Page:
As Yogi Berra once said, “This is like déj vu all over again.” Barack Obama is still president of the United States, Democrats still control the Senate, and Republicans still control the House of Representatives. President Obama’s victory shattered lots of long-standing political metrics such as the first incumbent reelected with unemployment around 8 percent since Franklin Delano Roosevelt, but also surprising was the lower voter turnout for the 2012 election. Obama’s vote total was off about 8 million from 2008 and Mitt Romney’s was about 2 million less than John McCain’s. Regardless, it’s electoral votes that matter and President Obama won handily. And so, the political landscape is unchanged.
In December 2010, the Occupational Safety and Health Administration rescinded its fall protection enforcement directive for steep-slope roofing that had allowed slide guards on residential roofs. Full enforcement of the new directive, which requires fall-arrest harnesses and lanyards at all times, was to begin Sept. 15, 2011, but pushback from stakeholders led to congressional pressure, and OSHA extended the date to Dec. 15, 2012.
Other OSHA regulations in the pipeline include a new Musculoskeletal Disorder (MSD) column in the 300 Log that employers must keep to record employee injuries and illnesses. Language in the most recent OSHA appropriations bill prohibits funds from being used to implement the new column, but is in effect only until March 27, 2013.
OSHA’s final rule on crystalline silica has been on hold at the Office of Management and Budget’s Office of Information and Regulatory Affairs since Feb. 14, 2011. OSHA is expected to issue it unless it pulls it back to add hydraulic fracturing (fracking) for oil and natural gas). OSHA also is in the process of writing a new body of regulations called the Injury and Illness Prevention Program (the I2P2 rule), which would address every hazard covered by an existing OSHA standard or the General Duty Clause. If OSHA promulgates I2P2, it could be so broadly interpreted as to eliminate the need for further OSHA rulemakings, including an ergonomics standard.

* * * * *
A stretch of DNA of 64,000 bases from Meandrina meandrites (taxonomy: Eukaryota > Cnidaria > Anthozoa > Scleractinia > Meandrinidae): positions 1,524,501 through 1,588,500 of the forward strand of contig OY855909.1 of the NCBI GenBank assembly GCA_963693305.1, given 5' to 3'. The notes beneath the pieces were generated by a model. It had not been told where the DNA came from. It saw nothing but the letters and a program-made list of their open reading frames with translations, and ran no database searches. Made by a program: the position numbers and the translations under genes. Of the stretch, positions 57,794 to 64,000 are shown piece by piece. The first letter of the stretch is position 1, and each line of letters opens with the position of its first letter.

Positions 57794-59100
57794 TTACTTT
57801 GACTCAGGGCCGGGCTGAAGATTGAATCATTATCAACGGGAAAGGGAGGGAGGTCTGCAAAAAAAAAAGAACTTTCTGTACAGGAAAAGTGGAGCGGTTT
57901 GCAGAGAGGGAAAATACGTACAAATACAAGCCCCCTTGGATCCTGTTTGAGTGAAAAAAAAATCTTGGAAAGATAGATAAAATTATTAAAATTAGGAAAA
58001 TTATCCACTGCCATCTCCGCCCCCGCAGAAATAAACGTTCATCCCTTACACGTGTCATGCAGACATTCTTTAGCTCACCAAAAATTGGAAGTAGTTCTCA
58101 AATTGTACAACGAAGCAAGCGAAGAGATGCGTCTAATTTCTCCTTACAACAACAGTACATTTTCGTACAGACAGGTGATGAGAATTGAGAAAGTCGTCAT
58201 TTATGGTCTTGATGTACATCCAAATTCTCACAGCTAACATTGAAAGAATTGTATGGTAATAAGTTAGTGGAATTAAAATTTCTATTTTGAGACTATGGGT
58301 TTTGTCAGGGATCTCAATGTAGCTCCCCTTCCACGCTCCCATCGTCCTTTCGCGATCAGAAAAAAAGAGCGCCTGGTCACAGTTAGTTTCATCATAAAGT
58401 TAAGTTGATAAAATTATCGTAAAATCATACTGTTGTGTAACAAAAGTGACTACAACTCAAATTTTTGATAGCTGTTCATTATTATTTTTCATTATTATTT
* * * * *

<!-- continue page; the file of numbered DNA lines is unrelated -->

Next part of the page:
Other Department of Labor actions include the Employment and Training Administration’s H-2B guest worker visa wage and program rules that would make it nearly impossible for construction firms to use. These rules have been temporarily suspended, and the wage rule is subject to an appropriations rider through March 27, 2013.
At the Environmental Protection Agency, the Lead: Renovation, Repair and Painting Rule for residential properties will likely continue as is unless removal of the Opt-Out provision for homeowners is successfully challenged in court. The Lead Exposure Reduction Amendments Act of 2012 (S. 2148/H.R. 5911) introduced in the 112th Congress would address LRRP issues for remodelers but did not advance, and prospects for legislative relief don’t look good for the 113th Congress. EPA’s enforcement of LRRP has been ramped up, and on Nov. 14 the agency announced it had fined 16 firms for violations.
Finally, there’s the first round of taxes and regulations to come from the Patient Protection and Affordable Care Act. In 2013, those earning more than $200,000 annually will pay a 0.9 percent surtax on top of the 2.9 percent Medicare tax and a 3.8 percent surcharge on investment income. The Health Insurance Tax that will be levied on insurance companies in 2014 will undoubtedly be passed to small businesses in the fully insured market.
The employer mandate goes into effect in 2014 and requires that employers with 50 or more “full-time equivalent” employees provide government-approved health care benefits to their employees or pay a penalty to the IRS. This trigger is based on an average of 50 full-time employees during the previous calendar year, which, in this case, is 2013. With that in mind, several companies plan to cut their employee hours to less than 30 hours per week because full-time is defined as an employee who works 30 hours per week, per month, on average.